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The Underground River in Palawan

One of the main reasons why people travel all the way to Puerto Princesa, a city in the western province of Palawan, is to visit the Puerto Princesa Subterranean National Park, where the Underground River is. Hailed as one of the New Seven Wonders of Nature, alongside the majestic Amazon rainforest, it is definitely a must-visit if you have travelled all the way to this part of the Philippines.

As it was our first time here, we thought that it would be more convenient to go with a package tour group, where they would arrange for everything for us including the required permits, tour guide, lunch, entrance fees, pick-up service from the hotel and back home again, in an air-conditioned van.

All in all, we paid P1,800 each for the tour the next day.

Any tricycle driver would be able to recommend you to a tour agency, so go with whoever you feel most comfortable with. Pack up your camera, insect repellent, sunscreen lotion, and comfortable shoes, and you’re good to go.

Note: While it is possible to organize the trip yourself without a tour agency to handle the details, it is a bit cumbersome especially if you are looking to relax and enjoy the experience instead of spending a lot of time coordinating, and applying for tour permits which are limited.

Underground River

We woke up early at 8am to be picked up from the hotel at around 8.30am. Hungover from the night before, drinking Red Horse, we felt worse for wear. Our hotel receptionist certainly didn’t make us feel any better, warning us that the 2-hour road trip to Sabang, where everyone would be waiting to take a boat to the entrance of the Underground River, would be bumpy and winding.

She was not joking… Soon after we hit the road at top speed to get to Sabang, motion sickness started to set in. To describe our ride as a rollercoaster ride would not be too far from the truth. But in this case, this particular ride lasted 2 hours. Not 2-3 minutes!

Hungover. Rollercoaster ride. 2 hours in the backseat of a van. The only thing that saved us was the plastic bag holding our breakfast… While we wanted the trip to end faster, we asked the driver to slow down. This improved the overall experience significantly.

If you have a tour driver like ours, please do not hesitate to tell them to slow down!!

Once we reached Sabang, we had to wait for our guide to get our permits and assigned boats to take us to Sabang Beach. There were a few shops catering to tourists, where we could buy snacks, drinks, souvenirs and necessities like sunblock, waterproof bags to keep valuable items from getting wet.. Lala couldn’t resist the avocado shake and got one from a fruit shake stall for just P80! We are used to SGD $4-5 for the same in Singapore…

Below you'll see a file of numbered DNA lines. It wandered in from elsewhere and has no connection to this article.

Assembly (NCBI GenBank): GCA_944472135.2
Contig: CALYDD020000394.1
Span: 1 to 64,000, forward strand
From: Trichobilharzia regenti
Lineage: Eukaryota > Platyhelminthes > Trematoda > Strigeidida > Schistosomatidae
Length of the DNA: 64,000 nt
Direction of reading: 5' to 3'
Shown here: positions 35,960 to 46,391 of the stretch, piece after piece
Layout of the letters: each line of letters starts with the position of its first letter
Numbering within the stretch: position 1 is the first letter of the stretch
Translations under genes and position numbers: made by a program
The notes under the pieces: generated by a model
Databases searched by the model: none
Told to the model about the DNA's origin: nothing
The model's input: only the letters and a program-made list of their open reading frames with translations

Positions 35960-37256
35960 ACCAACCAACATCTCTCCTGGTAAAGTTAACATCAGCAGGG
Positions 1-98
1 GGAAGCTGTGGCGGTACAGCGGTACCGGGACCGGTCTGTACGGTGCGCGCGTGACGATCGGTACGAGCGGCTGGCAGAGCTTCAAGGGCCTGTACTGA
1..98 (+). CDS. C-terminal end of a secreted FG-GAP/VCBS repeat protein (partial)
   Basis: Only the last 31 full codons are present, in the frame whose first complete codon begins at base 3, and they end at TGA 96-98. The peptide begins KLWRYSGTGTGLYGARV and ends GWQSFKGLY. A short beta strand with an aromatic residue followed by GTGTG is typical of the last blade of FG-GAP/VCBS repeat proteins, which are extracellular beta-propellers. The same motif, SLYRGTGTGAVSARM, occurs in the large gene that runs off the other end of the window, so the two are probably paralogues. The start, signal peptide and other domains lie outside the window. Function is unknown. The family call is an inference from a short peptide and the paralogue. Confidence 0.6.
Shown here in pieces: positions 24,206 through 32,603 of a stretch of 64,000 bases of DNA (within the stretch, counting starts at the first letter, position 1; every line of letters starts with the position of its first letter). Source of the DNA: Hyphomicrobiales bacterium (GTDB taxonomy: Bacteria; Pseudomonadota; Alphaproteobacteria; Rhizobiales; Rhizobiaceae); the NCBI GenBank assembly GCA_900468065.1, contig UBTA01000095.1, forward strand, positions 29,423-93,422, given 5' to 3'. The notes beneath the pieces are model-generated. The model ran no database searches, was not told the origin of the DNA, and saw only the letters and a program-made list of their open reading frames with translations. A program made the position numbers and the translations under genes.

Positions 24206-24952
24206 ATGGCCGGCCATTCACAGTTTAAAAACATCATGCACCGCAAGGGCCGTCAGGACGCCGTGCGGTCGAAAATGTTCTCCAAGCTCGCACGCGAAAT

After a short 20 minute boat ride from Sabang Beach, we landed on a beautiful beach and trekked through a short jungle path to get to the river. Another smaller paddle boat waited for us here, big enough to fit 8 people. Lifejackets, hard helmets and audio devices were distributed to us, and we were so excited to finally get to see what the fuss was all about!

Everyone was advised to keep silent so as to not disturb the animals living in the darkness of the cave. Flash photography, however, was allowed. The boatman assigned to us would occasionally point his strong flashlight at several formations resembling fruits, vegetables, and animals while the audio tour took us through the journey. The most fascinating of them all, were the formation referred to as the “Cathedral” towering over us, and the “Holy Family” rock formation, which was really enchanting.

Other than the stalagtites and the stalagmites, we also spotted lots of bats either hanging upside down, or flying around looking for their lunch! We were warned that some of them might release their droppings on unsuspecting tourists, so don’t wear your Sunday best to this tour!

The whole journey inside the Underground River cave took 45 minutes from the start to finish, which we found to be quite short compared to all the time we invested on the road to get here. The tour is about 1.5km long at this point. Once more of the cave system has been explored and mapped out further, the tour might become longer.

After the tour through the cave, it was time for us to go back to Sabang Port at Gusto Grill and Resto for lunch at one of the restaurants there. The lunch was served buffet style, so it was our chance to sample a few of the local Filipino dishes such as grilled local mackerel “tulingan”, pancit, kare-kare, and others. Not much of spiciness could be detected, which is typical of Filipino cuisine. Lots of pork dishes were served there, so it could be challenging for Muslim tourists. Do let your tour guide know if you have any food restrictions to see if they could make special arrangement to cater to your needs.

Final Thoughts

Looking back, we thought that the whole-day tour was worth going for. However, there is always room for improvement. We felt that the Underground River was too brief at 45 minutes, since we travelled on the road for 4 hours, back and forth.

We wish that we were given some time to explore the Sabang Beach on our own for an hour or so, or just to relax by the water. If they could combine the tour with another activity around the area, it would be more time-efficient and worthwhile. On our way back, we drove past Karst Mountain (Elephant Cave), which was one of the featured pitstops on The Amazing Race Philippines and Ukraine, but we were not allowed to enter. The stop did allow us to take some photos though.

We got back to the hotel around 4pm, just enough time to refresh ourselves, and think ahead for what was to come for dinner… (Hint: It’s a pork dish, which originated in Cebu!)


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